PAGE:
Simplified Reporting Cycle

Cycle Simplified Reporting Cycle State Opts-in

The cycle starts when the national government accepts the invitation of the CRC Committee to be reviewed under the Simplified Reporting Procedure. The government can also decline the invitation, and be reviewed under the regular procedure. Only the States that are invited by the Committee can accept to be reviewed under the SRP.

The Committee is taking a progressive approach to invite more States since November 2016.

For more information and for identifying the States that will be invited, please look at the Treaty Bodies’ calendar.

Learn more about this stage in the cycle.

State Opts-in ⤺ BACK TO CYCLE
Written Inputs to LOIPR

Any children’s rights defender independent from the government can provide written inputs to the List of Issues Prior to Reporting (LOIPR) by sending information to the Committee.

The submission should include emerging trends and key issues that children’s rights defenders, and a set of questions, which may or may not be related to previous Concluding Observations that children’s rights defenders think should be covered in the List of Issues Prior to Reporting (LOIPR).
Children’s rights defenders can ask the Committee to publish their report on its website or keep it confidential.



Learn more about this stage in the cycle.


Written Inputs to LOIPR ⤺ BACK TO CYCLE
LOIPR

Based on the information received through the written inputs, the Committee establishes a List of Issues Prior to Reporting (LOIPR) which is sent to the State to require information (e.g. data and statistics) on the implementation of the Convention and the two Optional Protocols.

These Lists of Issues Prior to Reporting (LOIPR) are public documents accessible on the Committee’s website, under the relevant session page. They are drafted in one of the Committee’s working languages, namely English, French or Spanish and an official deadline for the government’s State report is set.

Learn more about the List of Issues Prior to Reporting (LOIPR) and how you can use it.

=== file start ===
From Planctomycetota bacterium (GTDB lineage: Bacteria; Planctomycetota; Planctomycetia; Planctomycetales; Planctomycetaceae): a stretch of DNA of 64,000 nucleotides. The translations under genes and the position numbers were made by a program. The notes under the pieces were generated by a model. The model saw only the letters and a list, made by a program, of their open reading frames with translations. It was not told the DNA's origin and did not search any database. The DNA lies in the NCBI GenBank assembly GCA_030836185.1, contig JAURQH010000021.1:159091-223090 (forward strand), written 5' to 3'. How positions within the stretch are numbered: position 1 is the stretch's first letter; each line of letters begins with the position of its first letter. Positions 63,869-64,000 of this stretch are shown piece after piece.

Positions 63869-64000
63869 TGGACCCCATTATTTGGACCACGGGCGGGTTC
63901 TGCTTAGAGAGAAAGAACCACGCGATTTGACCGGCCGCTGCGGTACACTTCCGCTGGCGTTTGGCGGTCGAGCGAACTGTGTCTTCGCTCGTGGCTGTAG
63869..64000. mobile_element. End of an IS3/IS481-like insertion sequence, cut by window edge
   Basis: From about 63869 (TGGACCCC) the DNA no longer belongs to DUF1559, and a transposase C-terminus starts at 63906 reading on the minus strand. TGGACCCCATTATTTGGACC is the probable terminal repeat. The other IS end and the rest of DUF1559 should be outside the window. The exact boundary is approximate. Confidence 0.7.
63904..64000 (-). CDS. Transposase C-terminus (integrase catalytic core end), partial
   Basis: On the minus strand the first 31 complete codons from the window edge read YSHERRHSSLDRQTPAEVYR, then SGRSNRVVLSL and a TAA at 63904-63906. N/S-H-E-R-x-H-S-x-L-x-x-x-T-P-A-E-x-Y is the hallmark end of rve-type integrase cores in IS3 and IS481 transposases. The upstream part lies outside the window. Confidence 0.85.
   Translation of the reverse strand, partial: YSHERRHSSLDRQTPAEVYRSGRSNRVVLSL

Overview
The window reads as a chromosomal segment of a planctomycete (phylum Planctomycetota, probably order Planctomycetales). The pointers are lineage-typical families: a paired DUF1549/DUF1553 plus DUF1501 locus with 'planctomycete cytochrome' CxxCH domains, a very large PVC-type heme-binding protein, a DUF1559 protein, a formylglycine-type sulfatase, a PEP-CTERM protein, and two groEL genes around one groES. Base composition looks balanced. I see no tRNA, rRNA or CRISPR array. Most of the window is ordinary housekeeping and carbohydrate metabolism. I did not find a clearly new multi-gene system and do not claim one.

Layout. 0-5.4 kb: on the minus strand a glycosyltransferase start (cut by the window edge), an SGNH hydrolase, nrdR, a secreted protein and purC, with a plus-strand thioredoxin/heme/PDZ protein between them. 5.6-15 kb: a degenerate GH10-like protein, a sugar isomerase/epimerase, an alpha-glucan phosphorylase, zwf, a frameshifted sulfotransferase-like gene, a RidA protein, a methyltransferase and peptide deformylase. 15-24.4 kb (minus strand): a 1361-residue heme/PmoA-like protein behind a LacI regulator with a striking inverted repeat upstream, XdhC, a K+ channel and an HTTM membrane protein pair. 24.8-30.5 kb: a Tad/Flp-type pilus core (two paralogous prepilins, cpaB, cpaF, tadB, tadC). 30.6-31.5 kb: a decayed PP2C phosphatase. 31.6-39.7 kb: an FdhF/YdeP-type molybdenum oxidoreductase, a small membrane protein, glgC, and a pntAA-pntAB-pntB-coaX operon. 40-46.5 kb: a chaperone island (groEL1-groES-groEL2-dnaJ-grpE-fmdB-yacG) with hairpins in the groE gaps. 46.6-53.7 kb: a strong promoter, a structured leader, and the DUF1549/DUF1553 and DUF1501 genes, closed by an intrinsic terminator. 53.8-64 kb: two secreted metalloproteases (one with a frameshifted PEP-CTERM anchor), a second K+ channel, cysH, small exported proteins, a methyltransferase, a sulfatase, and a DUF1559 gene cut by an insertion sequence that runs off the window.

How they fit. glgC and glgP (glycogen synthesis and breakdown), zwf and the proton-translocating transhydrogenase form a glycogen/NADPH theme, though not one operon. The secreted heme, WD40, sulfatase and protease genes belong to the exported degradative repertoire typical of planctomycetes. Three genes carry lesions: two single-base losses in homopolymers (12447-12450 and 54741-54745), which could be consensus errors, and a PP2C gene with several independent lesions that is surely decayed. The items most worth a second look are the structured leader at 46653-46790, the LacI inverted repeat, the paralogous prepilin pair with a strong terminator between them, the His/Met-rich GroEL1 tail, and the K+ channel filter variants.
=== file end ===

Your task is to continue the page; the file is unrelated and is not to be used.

List of issues Prior to Reporting (LOIPR) ⤺ BACK TO CYCLE
State Report

When the National Government submit its State report on how it has implemented its children’s rights obligations to the Committee and in responding to the LOIPR. The date of the submission determines the timeline of the following steps.

The State report is a public document that is uploaded on the Committee’s website.

Check when your national government report is due and learn what you can do if the State report is overdue or has already been submitted.

Learn more about this stage in the cycle.

State Report ⤺ BACK TO CYCLE
Written inputs to State report

Any children’s rights defender independent from the government, including those who did not submit inputs to the LOIPR, can submit written information to the Committee to complement the State report, to comment on the State’s Report and/or to send new or updated information to the Committee before the pre-session, for example. More detailed information than the first report, this second submission is meant to be the comprehensive “alternative report”. Children’s rights defenders can ask the Committee to publish their report on its website or keep it confidential. Learn more about the type of information you can submit and how to do so.

Children themselves can also submit information to the Committee through an alternative report, a video, a drawing, or through any other means. Learn more about how children can submit information.